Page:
To apply for the Start-Up Visa you need to meet several eligibility and program requirements, such as getting a designated organization on board, compiling and submitting significant documentation, getting police certificates, and more. The application process itself also has some protocols that need to be followed to ensure a successful submission.
At Total Law, we understand how much is at stake when planning to not just move to Canada but to set up a new business as well. Our immigration lawyers are experts in Canadian immigration programs and can assist you with every step of the process.
We offer a tailor-made service that ensures a compelling and comprehensive application is submitted, including the following:
- In-depth assessment of your situation and eligibility for the Start-Up Visa
- Support with pitching to designated organizations
- Direct handling of or supporting you at all stages of the application process including:
- Gathering supporting documentation
- Language testing
- Medical exams
- Obtaining police certificates
- Correct submission of the visa application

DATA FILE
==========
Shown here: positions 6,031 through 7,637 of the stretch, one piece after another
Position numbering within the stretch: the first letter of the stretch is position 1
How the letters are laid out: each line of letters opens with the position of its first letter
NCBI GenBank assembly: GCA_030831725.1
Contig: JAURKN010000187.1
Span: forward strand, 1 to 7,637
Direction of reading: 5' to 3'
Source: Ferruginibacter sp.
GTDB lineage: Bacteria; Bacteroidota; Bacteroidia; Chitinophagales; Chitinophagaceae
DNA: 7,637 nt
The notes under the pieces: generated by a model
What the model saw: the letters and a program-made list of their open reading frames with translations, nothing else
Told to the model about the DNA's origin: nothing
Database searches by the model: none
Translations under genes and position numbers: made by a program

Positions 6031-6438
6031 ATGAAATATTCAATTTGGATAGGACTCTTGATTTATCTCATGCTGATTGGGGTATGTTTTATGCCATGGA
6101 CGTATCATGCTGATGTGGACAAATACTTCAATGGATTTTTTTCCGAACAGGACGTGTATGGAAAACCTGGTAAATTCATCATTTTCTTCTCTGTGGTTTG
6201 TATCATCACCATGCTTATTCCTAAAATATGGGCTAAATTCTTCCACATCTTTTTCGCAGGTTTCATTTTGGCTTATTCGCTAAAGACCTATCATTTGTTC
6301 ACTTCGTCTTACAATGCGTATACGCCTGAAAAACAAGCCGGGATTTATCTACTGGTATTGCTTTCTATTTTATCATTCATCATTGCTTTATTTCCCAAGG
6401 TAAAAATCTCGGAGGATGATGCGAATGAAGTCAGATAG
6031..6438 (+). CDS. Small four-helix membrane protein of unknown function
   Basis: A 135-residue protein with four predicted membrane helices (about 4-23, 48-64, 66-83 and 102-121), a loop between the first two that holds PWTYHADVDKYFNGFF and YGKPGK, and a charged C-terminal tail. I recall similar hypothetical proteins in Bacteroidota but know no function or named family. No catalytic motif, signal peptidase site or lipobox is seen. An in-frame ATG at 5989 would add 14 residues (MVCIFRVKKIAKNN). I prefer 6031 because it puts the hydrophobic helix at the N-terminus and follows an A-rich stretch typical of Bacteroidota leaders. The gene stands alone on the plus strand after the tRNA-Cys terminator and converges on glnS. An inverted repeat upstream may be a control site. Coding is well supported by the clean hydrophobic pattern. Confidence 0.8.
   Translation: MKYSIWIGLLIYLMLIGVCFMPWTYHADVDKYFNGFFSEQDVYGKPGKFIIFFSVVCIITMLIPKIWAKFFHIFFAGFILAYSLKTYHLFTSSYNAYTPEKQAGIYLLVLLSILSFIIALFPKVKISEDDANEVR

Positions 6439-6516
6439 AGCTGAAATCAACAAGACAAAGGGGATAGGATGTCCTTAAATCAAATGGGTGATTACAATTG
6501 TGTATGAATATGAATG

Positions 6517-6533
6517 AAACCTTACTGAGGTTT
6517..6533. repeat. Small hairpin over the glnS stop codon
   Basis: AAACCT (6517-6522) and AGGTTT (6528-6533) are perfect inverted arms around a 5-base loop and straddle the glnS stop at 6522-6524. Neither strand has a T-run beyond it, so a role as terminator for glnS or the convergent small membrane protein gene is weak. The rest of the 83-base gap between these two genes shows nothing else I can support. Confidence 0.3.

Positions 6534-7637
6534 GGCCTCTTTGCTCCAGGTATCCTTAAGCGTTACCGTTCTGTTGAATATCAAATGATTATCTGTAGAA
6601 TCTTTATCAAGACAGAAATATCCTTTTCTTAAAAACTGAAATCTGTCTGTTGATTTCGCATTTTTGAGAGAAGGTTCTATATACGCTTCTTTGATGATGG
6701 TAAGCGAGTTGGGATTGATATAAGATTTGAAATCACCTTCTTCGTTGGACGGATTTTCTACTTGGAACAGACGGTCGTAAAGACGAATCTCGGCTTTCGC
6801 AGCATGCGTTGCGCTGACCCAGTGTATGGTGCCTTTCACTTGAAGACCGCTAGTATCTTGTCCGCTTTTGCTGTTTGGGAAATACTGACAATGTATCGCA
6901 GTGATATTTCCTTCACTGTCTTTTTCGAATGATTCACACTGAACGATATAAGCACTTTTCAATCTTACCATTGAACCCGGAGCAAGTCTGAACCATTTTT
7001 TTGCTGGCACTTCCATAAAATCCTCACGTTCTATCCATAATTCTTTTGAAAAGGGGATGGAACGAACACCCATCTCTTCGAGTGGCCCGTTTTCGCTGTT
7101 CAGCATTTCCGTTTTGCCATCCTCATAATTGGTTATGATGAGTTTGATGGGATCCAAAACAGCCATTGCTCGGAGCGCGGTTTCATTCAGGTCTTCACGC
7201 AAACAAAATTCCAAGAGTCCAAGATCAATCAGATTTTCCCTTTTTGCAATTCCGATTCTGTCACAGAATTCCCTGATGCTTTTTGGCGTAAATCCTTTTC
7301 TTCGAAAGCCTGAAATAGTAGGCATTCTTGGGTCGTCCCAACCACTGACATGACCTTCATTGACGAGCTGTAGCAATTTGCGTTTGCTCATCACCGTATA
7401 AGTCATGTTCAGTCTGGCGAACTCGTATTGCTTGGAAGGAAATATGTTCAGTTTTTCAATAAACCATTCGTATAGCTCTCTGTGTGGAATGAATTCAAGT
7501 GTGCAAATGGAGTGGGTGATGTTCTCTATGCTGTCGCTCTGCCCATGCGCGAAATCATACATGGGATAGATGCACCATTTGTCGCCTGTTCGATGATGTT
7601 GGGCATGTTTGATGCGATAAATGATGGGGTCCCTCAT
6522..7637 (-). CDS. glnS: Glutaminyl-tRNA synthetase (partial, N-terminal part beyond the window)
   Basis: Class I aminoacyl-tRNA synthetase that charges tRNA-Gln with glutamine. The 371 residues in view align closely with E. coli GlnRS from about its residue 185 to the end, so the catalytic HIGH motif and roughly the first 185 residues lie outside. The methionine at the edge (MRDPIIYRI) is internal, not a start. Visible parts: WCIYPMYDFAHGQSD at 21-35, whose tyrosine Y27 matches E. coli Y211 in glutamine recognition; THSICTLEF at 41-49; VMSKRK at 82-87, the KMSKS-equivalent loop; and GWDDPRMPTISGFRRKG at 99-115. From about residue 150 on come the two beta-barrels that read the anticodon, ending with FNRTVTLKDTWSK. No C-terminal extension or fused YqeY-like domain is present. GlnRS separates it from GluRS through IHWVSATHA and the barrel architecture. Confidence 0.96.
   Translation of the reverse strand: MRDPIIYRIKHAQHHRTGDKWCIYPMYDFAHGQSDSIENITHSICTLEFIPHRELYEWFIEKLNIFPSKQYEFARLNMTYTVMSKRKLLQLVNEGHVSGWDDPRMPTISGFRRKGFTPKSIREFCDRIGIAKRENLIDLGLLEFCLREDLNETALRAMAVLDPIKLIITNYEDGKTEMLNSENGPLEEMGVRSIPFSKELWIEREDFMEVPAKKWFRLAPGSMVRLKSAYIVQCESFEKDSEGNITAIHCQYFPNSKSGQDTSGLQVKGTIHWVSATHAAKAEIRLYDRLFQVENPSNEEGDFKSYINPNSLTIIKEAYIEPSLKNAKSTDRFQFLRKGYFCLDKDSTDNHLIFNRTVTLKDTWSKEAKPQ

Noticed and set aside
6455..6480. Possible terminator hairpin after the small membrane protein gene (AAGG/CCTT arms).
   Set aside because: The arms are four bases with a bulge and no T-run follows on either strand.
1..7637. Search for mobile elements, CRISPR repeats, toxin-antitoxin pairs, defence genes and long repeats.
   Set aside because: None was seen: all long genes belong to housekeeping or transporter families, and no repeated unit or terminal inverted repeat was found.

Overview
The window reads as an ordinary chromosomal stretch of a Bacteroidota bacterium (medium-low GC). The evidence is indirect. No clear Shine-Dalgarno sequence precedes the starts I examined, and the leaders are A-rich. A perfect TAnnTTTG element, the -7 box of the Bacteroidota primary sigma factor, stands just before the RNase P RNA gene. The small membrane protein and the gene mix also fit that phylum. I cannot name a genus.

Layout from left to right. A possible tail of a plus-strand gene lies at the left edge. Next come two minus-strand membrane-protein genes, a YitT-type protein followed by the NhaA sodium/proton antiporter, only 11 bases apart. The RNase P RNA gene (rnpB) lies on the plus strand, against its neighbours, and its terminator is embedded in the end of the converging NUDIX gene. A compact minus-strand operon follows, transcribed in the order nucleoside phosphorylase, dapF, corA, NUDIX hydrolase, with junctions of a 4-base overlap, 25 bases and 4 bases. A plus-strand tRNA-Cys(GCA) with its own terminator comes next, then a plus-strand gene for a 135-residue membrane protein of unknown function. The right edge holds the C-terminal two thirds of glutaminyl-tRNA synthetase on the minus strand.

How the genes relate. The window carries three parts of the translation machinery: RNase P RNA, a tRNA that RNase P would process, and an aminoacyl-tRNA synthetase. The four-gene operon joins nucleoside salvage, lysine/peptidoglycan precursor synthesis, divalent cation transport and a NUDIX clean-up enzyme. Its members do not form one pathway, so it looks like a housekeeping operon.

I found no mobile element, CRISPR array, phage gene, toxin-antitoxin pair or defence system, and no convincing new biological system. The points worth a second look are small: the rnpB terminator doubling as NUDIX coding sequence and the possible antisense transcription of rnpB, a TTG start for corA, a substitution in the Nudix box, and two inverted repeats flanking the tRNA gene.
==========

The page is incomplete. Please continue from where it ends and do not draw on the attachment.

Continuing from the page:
- Application for a temporary work permit (if needed)
- Liaison with IRCC on your behalf if needed
Comprehensive immigration advice tailored to your circumstances and goals.
Designed to make your visa application as smooth and stress-free as possible.
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The processing time for the Canadian Start-Up Visa is approximately 12 to 16 months.
This includes the time needed to provide your biometrics, if applicable.
Those counted as dependents for the Start-Up Visa include your spouse or common-law partner, and dependent children under 22 years old who don’t have a spouse or common-law partner.
Quebec manages its own business immigration programs which include the Quebec Entrepreneur and Quebec Investor programs.
Find out more about these via Quebec’s immigration website.